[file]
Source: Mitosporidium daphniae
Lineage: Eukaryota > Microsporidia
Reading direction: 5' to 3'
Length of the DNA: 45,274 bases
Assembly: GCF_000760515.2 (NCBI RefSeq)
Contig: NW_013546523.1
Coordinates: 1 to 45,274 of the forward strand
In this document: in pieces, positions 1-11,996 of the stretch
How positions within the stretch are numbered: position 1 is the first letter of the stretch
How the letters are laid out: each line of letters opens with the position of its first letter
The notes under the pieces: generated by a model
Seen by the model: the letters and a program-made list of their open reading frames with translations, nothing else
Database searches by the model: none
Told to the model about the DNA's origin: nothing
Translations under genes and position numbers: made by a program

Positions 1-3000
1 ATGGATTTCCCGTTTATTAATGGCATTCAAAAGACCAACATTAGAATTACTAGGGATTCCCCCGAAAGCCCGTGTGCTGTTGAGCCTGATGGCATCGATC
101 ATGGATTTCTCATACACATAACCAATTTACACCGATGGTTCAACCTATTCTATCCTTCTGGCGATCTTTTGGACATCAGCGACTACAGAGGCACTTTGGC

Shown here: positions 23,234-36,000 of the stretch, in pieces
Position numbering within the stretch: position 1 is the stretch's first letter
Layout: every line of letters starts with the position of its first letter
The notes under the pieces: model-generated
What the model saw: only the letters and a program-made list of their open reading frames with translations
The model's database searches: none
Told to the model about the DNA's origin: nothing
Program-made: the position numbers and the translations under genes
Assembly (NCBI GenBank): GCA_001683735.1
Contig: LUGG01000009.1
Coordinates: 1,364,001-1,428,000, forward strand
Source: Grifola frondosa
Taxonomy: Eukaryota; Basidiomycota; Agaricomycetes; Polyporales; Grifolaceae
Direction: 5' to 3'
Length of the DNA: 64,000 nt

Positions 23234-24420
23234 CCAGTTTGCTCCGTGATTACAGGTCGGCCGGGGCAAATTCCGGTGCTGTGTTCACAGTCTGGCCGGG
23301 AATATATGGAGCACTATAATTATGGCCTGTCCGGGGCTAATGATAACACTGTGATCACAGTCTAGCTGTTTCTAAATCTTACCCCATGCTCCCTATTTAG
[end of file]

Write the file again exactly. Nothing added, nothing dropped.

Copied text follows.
Source: Mitosporidium daphniae
Lineage: Eukaryota > Microsporidia
Reading direction: 5' to 3'
Length of the DNA: 45,274 bases
Assembly: GCF_000760515.2 (NCBI RefSeq)
Contig: NW_013546523.1
Coordinates: 1 to 45,274 of the forward strand
In this document: in pieces, positions 1-11,996 of the stretch
How positions within the stretch are numbered: position 1 is the first letter of the stretch
How the letters are laid out: each line of letters opens with the position of its first letter
The notes under the pieces: generated by a model
Seen by the model: the letters and a program-made list of their open reading frames with translations, nothing else
Database searches by the model: none
Told to the model about the DNA's origin: nothing
Translations under genes and position numbers: made by a program

Positions 1-3000
1 ATGGATTTCCCGTTTATTAATGGCATTCAAAAGACCAACATTAGAATTACTAGGGATTCCCCCGAAAGCCCGTGTGCTGTTGAGCCTGATGGCATCGATC
101 ATGGATTTCTCATACACATAACCAATTTACACCGATGGTTCAACCTATTCTATCCTTCTGGCGATCTTTTGGACATCAGCGACTACAGAGGCACTTTGGC

Shown here: positions 23,234-36,000 of the stretch, in pieces
Position numbering within the stretch: position 1 is the stretch's first letter
Layout: every line of letters starts with the position of its first letter
The notes under the pieces: model-generated
What the model saw: only the letters and a program-made list of their open reading frames with translations
The model's database searches: none
Told to the model about the DNA's origin: nothing
Program-made: the position numbers and the translations under genes
Assembly (NCBI GenBank): GCA_001683735.1
Contig: LUGG01000009.1
Coordinates: 1,364,001-1,428,000, forward strand
Source: Grifola frondosa
Taxonomy: Eukaryota; Basidiomycota; Agaricomycetes; Polyporales; Grifolaceae
Direction: 5' to 3'
Length of the DNA: 64,000 nt

Positions 23234-24420
23234 CCAGTTTGCTCCGTGATTACAGGTCGGCCGGGGCAAATTCCGGTGCTGTGTTCACAGTCTGGCCGGG
23301 AATATATGGAGCACTATAATTATGGCCTGTCCGGGGCTAATGATAACACTGTGATCACAGTCTAGCTGTTTCTAAATCTTACCCCATGCTCCCTATTTAG